ReplyDelete
    Replies
    1. You've never driven a car? Wow, I didn't think there was anyone who hadn't done that. The freedom you get from being able to go where you want when you want and without someone else's assistance. I have a sister-in-law who didn't drive until she was well into her 30's (probably 40's). Finally, she got a license so she could go to work alone. She worked nights beginning at 4:00 am.

      That was all she wanted to do and she wouldn't get on a highway. In NJ that's almost impossible. After about 6 months, she was never at home. You couldn't find her. She said there was so much she could see and do by just running out for a few minutes. Of course, minutes became hours. And now, she's one of us.

      Delete
    2. I'm envious of that fastback, Muriel. But let's face it. Horse emissions are better than fuel emissions.

      Delete
  6. As a child, I begged my parents for a horse. Then when I turned 16, I begged them for a car. I guess for me, it's a tie.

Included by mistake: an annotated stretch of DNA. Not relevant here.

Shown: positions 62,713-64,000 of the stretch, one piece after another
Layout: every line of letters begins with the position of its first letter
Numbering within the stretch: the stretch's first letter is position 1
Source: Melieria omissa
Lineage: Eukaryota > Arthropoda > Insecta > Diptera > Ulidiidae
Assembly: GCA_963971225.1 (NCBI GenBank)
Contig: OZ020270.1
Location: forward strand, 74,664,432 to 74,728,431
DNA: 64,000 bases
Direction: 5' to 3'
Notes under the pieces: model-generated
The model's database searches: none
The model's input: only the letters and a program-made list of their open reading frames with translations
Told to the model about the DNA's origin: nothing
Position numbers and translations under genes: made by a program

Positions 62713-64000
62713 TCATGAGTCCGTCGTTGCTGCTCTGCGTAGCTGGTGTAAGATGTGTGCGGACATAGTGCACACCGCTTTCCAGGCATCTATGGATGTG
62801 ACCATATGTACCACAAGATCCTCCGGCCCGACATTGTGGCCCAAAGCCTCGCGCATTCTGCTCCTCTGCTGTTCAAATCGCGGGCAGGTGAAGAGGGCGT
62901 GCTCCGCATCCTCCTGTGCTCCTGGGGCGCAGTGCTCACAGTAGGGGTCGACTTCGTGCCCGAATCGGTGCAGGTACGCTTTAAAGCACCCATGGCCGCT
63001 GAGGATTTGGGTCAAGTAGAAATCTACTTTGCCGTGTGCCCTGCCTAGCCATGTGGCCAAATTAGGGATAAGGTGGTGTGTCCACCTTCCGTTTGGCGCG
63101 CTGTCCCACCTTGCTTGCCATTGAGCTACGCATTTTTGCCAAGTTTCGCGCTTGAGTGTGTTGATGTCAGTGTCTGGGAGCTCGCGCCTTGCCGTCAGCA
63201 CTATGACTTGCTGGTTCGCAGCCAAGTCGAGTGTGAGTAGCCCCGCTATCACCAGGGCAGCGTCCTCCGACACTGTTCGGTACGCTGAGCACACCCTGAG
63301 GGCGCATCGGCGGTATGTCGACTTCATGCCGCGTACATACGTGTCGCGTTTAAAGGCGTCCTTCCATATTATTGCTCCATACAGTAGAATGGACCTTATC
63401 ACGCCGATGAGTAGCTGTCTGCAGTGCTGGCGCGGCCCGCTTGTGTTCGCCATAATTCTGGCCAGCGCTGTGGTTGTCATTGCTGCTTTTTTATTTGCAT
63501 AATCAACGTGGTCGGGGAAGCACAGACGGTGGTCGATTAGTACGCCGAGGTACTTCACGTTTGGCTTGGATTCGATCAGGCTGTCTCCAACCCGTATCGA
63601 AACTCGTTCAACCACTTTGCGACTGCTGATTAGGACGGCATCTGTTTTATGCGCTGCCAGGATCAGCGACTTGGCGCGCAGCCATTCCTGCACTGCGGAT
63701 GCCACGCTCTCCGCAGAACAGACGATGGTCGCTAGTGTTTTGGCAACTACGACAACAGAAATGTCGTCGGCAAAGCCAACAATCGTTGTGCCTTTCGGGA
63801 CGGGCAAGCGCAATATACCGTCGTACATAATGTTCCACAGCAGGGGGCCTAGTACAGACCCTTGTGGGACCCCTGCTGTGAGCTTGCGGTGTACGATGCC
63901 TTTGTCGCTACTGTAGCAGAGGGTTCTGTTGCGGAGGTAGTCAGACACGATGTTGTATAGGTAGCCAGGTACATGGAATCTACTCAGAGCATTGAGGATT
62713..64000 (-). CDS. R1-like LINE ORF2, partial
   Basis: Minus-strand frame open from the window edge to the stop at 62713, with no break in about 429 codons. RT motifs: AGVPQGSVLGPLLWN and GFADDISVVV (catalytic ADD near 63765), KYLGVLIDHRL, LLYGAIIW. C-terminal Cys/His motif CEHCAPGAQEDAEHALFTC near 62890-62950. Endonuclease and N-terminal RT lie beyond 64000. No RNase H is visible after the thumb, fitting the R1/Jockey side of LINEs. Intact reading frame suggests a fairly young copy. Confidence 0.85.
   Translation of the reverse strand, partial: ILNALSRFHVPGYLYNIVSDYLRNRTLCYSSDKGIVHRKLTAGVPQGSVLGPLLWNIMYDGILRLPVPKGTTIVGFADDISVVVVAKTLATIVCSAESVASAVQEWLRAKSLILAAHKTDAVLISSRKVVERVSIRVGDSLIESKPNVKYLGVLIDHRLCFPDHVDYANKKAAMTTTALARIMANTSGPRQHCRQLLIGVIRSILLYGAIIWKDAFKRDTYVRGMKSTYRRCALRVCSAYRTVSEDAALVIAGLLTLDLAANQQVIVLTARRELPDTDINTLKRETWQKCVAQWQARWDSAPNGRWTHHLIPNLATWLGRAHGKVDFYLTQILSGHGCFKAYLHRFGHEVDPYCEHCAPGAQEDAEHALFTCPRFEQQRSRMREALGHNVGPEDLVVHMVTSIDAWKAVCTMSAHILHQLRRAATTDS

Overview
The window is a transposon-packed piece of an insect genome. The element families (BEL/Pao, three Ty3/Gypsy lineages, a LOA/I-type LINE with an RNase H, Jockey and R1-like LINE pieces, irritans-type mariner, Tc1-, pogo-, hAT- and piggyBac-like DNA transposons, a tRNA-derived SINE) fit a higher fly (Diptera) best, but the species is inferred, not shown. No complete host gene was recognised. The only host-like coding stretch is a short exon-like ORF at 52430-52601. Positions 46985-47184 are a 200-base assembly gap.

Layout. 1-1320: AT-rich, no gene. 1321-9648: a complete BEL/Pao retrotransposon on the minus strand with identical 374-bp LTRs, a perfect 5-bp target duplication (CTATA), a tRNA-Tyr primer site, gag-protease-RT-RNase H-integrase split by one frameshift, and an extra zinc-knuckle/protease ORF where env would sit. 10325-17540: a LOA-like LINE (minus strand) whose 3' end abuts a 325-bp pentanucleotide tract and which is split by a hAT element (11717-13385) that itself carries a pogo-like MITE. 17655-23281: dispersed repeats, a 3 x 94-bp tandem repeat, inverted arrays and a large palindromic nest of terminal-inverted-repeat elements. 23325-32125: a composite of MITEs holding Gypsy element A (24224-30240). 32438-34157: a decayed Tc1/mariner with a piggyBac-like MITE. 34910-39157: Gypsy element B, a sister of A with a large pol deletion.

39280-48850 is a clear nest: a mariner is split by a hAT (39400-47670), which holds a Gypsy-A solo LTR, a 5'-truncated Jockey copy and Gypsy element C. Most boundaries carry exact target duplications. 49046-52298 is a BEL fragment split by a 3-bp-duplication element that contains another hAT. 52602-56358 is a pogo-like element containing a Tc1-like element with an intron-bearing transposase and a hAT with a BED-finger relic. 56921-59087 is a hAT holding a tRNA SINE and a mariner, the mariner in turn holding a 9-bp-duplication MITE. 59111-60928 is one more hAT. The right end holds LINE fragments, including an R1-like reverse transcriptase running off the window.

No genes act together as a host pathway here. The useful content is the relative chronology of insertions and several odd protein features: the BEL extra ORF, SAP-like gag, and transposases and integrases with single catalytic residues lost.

ReplyDelete
    Replies
    1. I lived in a city. No horses allowed. I only saw them at camp and when we went specially to go horseback riding. I wanted to drive, not necessarily own a car. That was for the guys (mechanically minded -- remember girls didn't do that [sorry, Kate]). When I learned and my father loaned me the car, I'd be gone until the gas ran out.

      Delete
  7. Horses, Horses, Horses!! When I was five I cried myself to sleep because I didn't have one. Since then I've owned Walking horses and my daughter and granddaughter have dressage horses. And my daughter uses horses in her hippotherapy sessions.
    Did I say I voted for horses?

    ReplyDelete
    Replies